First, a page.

Jeremy Nobel of the Center for Primary Care at Harvard Medical School recently founded The UnLonely Project and has responded to the pandemic with a “Stuck at Home (together)” website to provide free, arts-based support for those struggling with involuntary isolation, said that the creative arts have been shown to have remarkable health effects. Nobel has blogged about how to write your way out of loneliness and conducted studies that showed that the creative arts can be healing in surprising ways. He said the effect may be because creating forces one to focus on the moment and encourages one to express thoughts and feelings in a healthy way. An important aspect of using the arts to heal, he said, is sharing one’s creation — whether art, a poem, or a cooked meal.

Principle Six: The Art of Storytelling

Understanding each other better particularly important during difficult times. According to Adam Waytz of Northwestern’s Kellogg School: “… We need to be comfortable to celebrate our differences,” he says, rather “than push for a full-on melting-pot style coexistence.” 

Principle Seven: Rethinking our Institutional Partners

We should use this moment to rethink who are potential institutional partners. This situation creates an opportunity to invite in religious and communal partners beyond our traditional Jewish boundary lines. Churches, schools, civic organizations ought to be seen as potential institutional players maybe natural allies as will certain for-profit institutional models.

Principle Eight: Preparing our Workforce

The challenges ahead in preparing the workplace environment and the next generation of employees will be significant. The study referenced here points to the many potential challenges for our colleagues and work partners. This quantitative assessment seeks to document these workplace cultural shifts.

Principle Nine: Flatter Leadership Models

Organizations are moving towards flatter structures, and they will need leaders who can thrive in a collaborative and cross-functional environment. This changing leadership paradigm will have profound structural and policy implications for the Jewish communal network.

Principle Ten: Downsizing of our Organizations

The Independent Sector reported that 67% of nonprofits had furloughed staff and 51% had laid off employees. By September, the total nonprofit workforce remained 7.6% below pre-March 2020 numbers Just last month, 49% of these employees feared more cuts and layoffs were coming in 2021. Jobs weren’t the only loss for the nonprofit sector. A scarcity mindset caused many to nix infrastructure development, putting a hold on projects like website redesigns, CRM enhancements, strategic planning initiatives, and investments in talent development. Many of us held our breath, focused on survival, and tried to anticipate and plan for the what-ifs that might come next. A few organizations among us saw and seized opportunities for growth even mid-pandemic, proving how resilient the sector is.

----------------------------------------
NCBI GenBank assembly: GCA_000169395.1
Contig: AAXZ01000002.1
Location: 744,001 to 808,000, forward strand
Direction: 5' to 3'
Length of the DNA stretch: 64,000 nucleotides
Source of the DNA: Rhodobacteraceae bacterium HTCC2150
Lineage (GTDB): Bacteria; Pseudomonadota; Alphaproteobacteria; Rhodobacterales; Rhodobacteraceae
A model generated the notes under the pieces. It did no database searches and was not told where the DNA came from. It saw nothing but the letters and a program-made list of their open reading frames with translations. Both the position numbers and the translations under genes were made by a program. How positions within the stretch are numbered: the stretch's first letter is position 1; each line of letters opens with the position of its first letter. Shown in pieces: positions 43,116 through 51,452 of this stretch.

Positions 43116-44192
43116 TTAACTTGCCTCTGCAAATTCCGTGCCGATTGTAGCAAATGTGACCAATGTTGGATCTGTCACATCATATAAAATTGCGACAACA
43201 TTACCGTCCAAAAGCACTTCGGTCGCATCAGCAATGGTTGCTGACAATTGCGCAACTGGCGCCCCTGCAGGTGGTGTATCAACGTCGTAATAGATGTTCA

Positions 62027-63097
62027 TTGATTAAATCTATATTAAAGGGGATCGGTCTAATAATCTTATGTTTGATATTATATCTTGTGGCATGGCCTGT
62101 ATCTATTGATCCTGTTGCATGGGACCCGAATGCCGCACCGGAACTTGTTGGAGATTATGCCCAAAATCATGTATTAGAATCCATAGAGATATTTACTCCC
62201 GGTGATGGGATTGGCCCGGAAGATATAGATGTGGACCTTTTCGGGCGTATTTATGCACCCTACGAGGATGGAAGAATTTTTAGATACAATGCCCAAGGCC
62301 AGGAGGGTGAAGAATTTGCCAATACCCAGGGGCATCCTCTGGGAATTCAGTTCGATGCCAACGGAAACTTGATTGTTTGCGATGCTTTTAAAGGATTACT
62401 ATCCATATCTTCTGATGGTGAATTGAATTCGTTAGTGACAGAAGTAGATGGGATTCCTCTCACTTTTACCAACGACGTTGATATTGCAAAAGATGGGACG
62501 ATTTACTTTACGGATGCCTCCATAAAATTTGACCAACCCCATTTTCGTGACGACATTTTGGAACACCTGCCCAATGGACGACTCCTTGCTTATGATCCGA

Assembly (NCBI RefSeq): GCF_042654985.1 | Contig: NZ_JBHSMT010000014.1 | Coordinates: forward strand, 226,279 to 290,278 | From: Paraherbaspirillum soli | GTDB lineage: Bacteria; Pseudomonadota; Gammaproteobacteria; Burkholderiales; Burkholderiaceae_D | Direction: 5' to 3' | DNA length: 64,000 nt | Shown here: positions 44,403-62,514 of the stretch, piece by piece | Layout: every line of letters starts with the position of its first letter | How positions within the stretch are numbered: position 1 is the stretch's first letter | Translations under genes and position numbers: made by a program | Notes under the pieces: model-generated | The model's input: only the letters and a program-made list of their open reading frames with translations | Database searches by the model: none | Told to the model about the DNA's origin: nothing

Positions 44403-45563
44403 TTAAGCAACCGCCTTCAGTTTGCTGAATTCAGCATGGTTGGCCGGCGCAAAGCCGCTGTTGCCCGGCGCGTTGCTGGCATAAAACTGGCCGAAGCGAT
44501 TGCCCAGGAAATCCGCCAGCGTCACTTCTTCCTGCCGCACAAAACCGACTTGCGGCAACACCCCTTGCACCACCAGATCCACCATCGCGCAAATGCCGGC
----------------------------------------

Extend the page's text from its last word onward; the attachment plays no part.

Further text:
Principle Twelve: Uncovering New Leadership Models

The new normal requires bold vision and practical leadership. This past year has put a spotlight on the need to invest in and cultivate diverse talent. “…Let’s move past traditional ‘talent development’ to build leadership that is reflective of our communities, address the demands placed on nonprofit professionals, and mentor individual advancement.”

The Center for Creative Leadership outlined ways to address sleep deprivation in nonprofit leaders, including mindfulness practices and mental health resources. 

Columbia Business School Professor Eric Abrahamson in his book, Change Without Pain (2004) discusses how organizations can go through change overload and how employees can experience change fatigue and burnout. Professor Abrahamson proposes “creative recombination” as an alternative approach to the highly destructive, destabilizing and painful changes caused by “creative destruction”.

Common Impact launched a crisis response hotline model offering nonprofit executives the opportunity to connect with an expert professional on a specific topic. The platform has evolved into a free advisory resource for one-on-one, cross-sector peer conversation. 

Leadership for Educational Equity (LEE) offers coaching, training, and mentorship to develop civic leaders who look like and have the experiences of the communities they serve. LEE invests in leaders of color with a goal of creating a new type of political leadership.


As we move into this new place, the organizational resources in response to this new normal are both significant and essential, pointing to the shift in focus around business practices, personnel management, and decision-making agility. 

Steven Windmueller is a professor emeritus of Jewish communal studies at the Jack H. Skirball Campus of HUC-JIR. His writings can be found on his website, www.thewindreport.com.